Embarking on an intrepid mission to discover Lisbon's many offerings is thirsty work and, besides the city's wide-range of history and cultural sights, there is a long list of modern, and more traditional, bars where you can replenish any lost fluid. From Portuguese beers to contemporary cocktails, you're in for a smorgasboard of alcoholic refreshments...
The best Lisbon bars
The name means 'Love Boarding House' - a nod to the building's past as a place of business for sex workers and their clients. Trendy locals now flock here to see and be seen in the over-the-top lounge bar - a sort of decadent tearoom, open from late afternoon - and attached rooms, which include an old-style disco. There are occasional concerts and the background music is eclectic.
The phrase 'do tempo da Maria Caxuxa' means old and old-fashioned, but this café-bar in a barely renovated former bakery packs in hip folk in their twenties and thirties. During the week it's an ideal place to wind down to a loungey soundtrack. DJs spin dub and house music from Thursday to Saturday, when space is at a premium and drinkers spill out on to the street.
New bars open in Lisbon every month, but few make their mark as quickly as has DAMAS, which opened in April last year just off the Largo da Graça. During the day and in the early evening it is a restaurant, but at some point hour it turns into a bar and concert venue with dancefloor. There is music for all tastes in the course of the night and always a good atmosphere.
In a decaying mansion that has housed all manner of clubs and associations over the past century or so, this is the latest (and probably the liveliest) incarnation. The large front 'Tiger Room' hosts gigs and DJ sets, there are various small rooms that are good for a chat or a spot of work on your tablet, and the café and back patio are great places to relax. The bar serves a good range of teas, fresh juices and cocktails, while finger food is served until midnight.
The Portuguese title for the Sergio Leone film The Good, the Bad and the Ugly provided the name for this ambitious project, hinting at its multifaceted nature: bar, restaurant, film club and music venue, with concerts or DJ sets daily. Check the Facebook page for details. In contrast to most Lisbon bars, where house and electronica rule, here soul, funk, Afrobeat and jazz dominate. Several rooms feature striking murals by local artists.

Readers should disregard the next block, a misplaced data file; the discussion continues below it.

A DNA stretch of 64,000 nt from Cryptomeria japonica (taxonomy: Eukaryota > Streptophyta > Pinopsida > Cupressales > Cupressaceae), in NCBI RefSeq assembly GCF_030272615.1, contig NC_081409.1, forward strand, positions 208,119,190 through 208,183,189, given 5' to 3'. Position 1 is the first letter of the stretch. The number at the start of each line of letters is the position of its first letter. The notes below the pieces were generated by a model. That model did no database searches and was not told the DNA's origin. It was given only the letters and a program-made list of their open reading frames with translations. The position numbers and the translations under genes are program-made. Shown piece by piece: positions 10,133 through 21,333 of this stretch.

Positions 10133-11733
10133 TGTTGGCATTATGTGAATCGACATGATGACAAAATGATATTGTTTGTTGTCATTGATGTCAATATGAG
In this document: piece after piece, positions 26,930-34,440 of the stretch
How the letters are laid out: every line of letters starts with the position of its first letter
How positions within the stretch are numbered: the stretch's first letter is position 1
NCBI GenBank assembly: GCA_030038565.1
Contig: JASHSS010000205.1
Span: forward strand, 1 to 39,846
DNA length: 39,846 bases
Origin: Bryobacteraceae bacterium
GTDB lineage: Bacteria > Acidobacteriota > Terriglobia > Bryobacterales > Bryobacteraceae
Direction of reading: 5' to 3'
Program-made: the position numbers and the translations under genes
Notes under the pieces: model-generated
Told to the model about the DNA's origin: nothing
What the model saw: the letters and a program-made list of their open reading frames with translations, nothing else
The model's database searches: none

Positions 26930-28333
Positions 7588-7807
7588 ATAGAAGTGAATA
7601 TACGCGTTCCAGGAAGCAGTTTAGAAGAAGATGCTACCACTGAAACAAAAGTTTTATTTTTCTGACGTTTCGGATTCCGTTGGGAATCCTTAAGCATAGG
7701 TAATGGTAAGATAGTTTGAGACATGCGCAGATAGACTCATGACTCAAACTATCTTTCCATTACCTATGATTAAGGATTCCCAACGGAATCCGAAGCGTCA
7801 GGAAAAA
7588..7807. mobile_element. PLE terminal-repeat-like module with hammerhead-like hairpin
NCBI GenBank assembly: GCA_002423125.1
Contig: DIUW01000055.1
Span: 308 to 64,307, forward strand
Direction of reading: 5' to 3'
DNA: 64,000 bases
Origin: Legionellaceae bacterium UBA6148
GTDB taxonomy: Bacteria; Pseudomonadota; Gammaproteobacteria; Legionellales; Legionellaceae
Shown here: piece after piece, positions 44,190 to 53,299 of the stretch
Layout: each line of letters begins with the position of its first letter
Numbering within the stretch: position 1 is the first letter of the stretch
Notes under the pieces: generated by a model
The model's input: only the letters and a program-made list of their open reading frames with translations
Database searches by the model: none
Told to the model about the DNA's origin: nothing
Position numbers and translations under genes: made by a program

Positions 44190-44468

This New York-style cocktail bar is a colourful haven in a bit of a nightlife no-man's-land. Its British owners have built up a loyal clientele, who come to lounge on low sofas and savour some of the 100 drinks on offer: from classic martinis through fruity mocktails to sophisticated devils such as Madagascar Bourbon and Madeline Hays. Alcoholic cocktails start from €7, non-alcoholic from €5.
Lounge, a roomy Bairro Alto-style bar, has moderate prices, an unkempt and youngish crowd, and interesting musical events. On regular nights, decent DJs spin an underground mix of electro and minimal techno, and there's the occasional themed party. It's packed inside and out at weekends, when ordering a drink can be a challenge.
Lisbon craft beer bars
This was Lisbon’s first place to specialise in craft beer. It was also the first to stock brands such as Mikkeller and Rogue. It boasts a wide selection of drinks and brands, bottled or on tap – there are always 12 different ones to choose from). According to Carolina Cardoso, one of the owners, they may be adding a few soon: “We have three times as many waiting to get on than we can have on tap at once.”
LisBeer claims to have the largest selection of beers in Lisbon: some 250 and counting, even if not all are craft beers. Opened in early 2015, it is a pleasant place where it is still possible for punters to smoke.
The most recently opened of these three bars, at the start of 2016, on a flight of stairs between the Bairro Alto and Rossio. Its owners brew their own beer, Aroeira – which is made on the premises – and the place serves only Portuguese craft beers, bottled and on tap. As for the music here, the likes of Johnny Cash, Bob Dylan and Willie Nelson predominate.